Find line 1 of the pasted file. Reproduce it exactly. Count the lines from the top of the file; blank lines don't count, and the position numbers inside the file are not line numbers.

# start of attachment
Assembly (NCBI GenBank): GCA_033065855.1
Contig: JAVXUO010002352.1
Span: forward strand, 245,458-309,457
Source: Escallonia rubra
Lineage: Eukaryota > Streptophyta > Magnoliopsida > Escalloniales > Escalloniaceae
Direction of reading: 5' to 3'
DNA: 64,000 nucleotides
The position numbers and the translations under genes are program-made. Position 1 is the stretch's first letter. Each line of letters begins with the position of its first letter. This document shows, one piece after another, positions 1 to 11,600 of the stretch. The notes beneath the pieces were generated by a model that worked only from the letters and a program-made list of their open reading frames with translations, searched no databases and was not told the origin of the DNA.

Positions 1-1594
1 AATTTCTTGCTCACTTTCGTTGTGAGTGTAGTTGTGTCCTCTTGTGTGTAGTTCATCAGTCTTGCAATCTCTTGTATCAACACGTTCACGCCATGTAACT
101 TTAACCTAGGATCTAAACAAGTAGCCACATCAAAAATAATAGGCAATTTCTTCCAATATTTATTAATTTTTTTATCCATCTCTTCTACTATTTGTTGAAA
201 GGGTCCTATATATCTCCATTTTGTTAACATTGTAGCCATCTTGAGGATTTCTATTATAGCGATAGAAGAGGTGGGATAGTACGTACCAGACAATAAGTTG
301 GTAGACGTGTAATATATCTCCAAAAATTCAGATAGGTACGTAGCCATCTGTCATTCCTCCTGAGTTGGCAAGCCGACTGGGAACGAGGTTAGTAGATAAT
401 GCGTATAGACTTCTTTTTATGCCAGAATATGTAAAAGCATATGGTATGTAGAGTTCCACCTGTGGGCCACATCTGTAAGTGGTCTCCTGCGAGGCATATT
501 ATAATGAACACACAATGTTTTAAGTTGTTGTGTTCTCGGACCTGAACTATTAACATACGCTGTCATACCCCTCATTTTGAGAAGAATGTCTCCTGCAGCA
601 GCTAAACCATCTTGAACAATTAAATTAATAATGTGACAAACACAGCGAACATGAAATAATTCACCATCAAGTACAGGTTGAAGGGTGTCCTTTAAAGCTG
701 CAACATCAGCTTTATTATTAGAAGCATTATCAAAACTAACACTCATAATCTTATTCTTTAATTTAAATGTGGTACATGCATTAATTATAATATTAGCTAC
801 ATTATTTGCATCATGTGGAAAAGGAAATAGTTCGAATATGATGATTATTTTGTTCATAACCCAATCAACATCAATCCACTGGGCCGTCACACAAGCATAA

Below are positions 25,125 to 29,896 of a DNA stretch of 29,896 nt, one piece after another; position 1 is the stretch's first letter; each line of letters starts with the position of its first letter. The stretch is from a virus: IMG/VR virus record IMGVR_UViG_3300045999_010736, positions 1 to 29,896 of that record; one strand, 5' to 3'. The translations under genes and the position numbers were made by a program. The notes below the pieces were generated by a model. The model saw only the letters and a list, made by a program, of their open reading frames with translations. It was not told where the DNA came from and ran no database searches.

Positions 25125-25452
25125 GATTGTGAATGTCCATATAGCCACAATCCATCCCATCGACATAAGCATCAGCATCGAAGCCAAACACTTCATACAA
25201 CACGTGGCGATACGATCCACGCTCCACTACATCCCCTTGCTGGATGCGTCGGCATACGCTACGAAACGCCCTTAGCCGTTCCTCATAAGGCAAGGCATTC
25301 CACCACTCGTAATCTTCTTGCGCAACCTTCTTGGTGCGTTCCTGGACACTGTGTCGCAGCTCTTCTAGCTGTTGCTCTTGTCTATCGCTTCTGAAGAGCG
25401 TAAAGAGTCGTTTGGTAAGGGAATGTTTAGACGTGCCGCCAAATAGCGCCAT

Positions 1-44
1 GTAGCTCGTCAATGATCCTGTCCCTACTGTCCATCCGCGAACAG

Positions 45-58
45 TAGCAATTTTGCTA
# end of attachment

Assembly (NCBI GenBank): GCA_033065855.1